Five boats competed this year in the Rolex Fastnet Race’s Figaro class, all sailed by crews that originated from the Artemis Offshore Academy. The AOA seeks to develop shorthanded professional offshore racing sailors in the UK via the Figaro class, in the hope that one day one of them will go on to go one better than Ellen Macarthur did in 2000-1 and do what to date no non-French sailor has done, and win outright the Vendée Globe, the singlehanded non-stop race around the world.
The Beneteau-built Figaro 32ft one designs are very evenly matched and typically race in a pack so it was with some surprise that in this year’s race there was such a stand-out winner.
Neck and neck coming out of the Solent, the Figaros headed out into the Channel and southwest towards the north side of the Casquets Traffic Separation Scheme (TSS) anticipating a forecast right hand shift. However the tide ended up being stronger than anticipated that left Andrew Baker having to sail northeast or get whisked into the TSS. However Baker recovered nicely and approaching Start Point had pulled out a lead of four miles over the chasing pack.
But as the tide turned at Start Point, Sam Matson on Chatham Marine and Ed Fishwick and Nick Cherry on Redshift made gains by digging in closer to the shore, right into the Cornish coast at Looe.
“We went really far in looking for a little more pressure, closer to the land,” explained Matson. “The wind was westerly but we were expecting a northerly breeze to kick in the evening so we kept hugging the coast waiting for that.”
This, plus the tidal relief they experienced, caused Chatham Marine to pull into the lead with Redshift one mile behind in second as they passed the Lizard.
Matson was competing doublehanded with Gonzalo Infante, famously the Volvo Ocean Race meteorologist (who was to have been doing the race on the VO65 Dongfeng Race Team). The two were paired up by the Artemis Offshore Academy. “He was looking for Figaro experience because he wants to do the Transat AG2R (a two handed Transatlantic Race in the class) and I wanted to gain meteorology experience, learning off someone with lots of experience,” said Matson.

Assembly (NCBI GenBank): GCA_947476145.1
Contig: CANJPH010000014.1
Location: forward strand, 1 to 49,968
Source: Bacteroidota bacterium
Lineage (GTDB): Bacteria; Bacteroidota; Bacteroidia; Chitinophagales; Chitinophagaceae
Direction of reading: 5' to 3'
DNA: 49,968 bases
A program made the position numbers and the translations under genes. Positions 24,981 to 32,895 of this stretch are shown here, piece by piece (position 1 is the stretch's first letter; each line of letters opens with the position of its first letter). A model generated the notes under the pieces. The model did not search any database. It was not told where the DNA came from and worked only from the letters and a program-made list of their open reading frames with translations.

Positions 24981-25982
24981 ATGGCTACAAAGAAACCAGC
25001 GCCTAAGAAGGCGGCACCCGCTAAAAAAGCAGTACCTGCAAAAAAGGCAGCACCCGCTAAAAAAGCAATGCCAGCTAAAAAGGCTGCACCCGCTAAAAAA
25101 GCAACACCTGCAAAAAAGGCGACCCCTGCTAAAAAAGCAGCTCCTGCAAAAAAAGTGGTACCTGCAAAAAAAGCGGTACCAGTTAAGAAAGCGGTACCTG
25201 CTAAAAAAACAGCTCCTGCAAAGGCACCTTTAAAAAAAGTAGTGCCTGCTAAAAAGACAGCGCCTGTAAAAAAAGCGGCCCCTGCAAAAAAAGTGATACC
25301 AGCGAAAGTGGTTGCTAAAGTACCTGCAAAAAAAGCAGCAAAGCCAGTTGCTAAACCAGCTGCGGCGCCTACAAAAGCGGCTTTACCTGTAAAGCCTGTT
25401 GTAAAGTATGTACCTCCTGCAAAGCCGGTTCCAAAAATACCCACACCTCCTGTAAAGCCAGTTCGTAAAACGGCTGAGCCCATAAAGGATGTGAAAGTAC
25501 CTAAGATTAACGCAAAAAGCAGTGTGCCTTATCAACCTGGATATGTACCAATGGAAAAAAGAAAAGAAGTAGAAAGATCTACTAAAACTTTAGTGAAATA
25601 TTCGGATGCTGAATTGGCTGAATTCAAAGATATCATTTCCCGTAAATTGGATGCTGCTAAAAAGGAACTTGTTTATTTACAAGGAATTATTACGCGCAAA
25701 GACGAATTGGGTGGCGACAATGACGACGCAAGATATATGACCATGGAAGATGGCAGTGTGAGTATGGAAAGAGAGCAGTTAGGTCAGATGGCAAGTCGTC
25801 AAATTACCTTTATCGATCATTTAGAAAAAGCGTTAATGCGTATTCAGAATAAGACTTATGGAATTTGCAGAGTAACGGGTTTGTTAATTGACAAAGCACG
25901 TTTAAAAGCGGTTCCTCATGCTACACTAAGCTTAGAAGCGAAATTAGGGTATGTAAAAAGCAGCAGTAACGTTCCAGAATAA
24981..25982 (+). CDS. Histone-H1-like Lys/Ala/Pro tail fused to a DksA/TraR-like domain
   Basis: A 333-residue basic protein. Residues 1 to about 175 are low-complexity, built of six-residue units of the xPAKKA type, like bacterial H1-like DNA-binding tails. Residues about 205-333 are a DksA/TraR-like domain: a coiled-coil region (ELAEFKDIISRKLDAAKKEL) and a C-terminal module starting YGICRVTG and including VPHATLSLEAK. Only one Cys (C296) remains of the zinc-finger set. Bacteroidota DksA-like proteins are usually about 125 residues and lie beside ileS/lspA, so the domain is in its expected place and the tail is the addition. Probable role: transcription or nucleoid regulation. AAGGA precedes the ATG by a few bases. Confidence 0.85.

The biggest tactical head scratching in the race came when the two were studying how best to pass the Scilly Isles. They considered going through them, but ultimately chose the central ‘lane’, leaving the Scillies to port and the TSS off Land’s End to starboard.
Winning Figaro races is all about banking small gains and passing the Scilly Isles Chatham Marine had extended her lead to four miles over Redshift. The wind shut down northeast of the Scillies, and during this time Matson tried to work west towards the new breeze. Finally the wind filled in enabling them to hightail it towards the Fastnet Rock.
“With the southwesterlies we got launched, went to the small kite and were just faster so got away,” said Matson. On the leg north they encountered the most breeze of the race – 25 knots.
Chatham Marine rounded the Fastnet Rock at 06:05 BST on Wednesday morning with Redshift 1 hour and 25 minutes behind. From there Matson and Infante were untouchable. Off the Scillies on the return journey they sailed the shortest distance – between the western TSS and the islands, remembering to leave Bishop Rock to port. They reached Plymouth at 12:29:47 BST on Thursday and to give some impression about how well Matson and Infante sailed - their 32 footer finished just ahead of the X-41 Imagine, the First 44.7 Lisa and the Farr 45 People.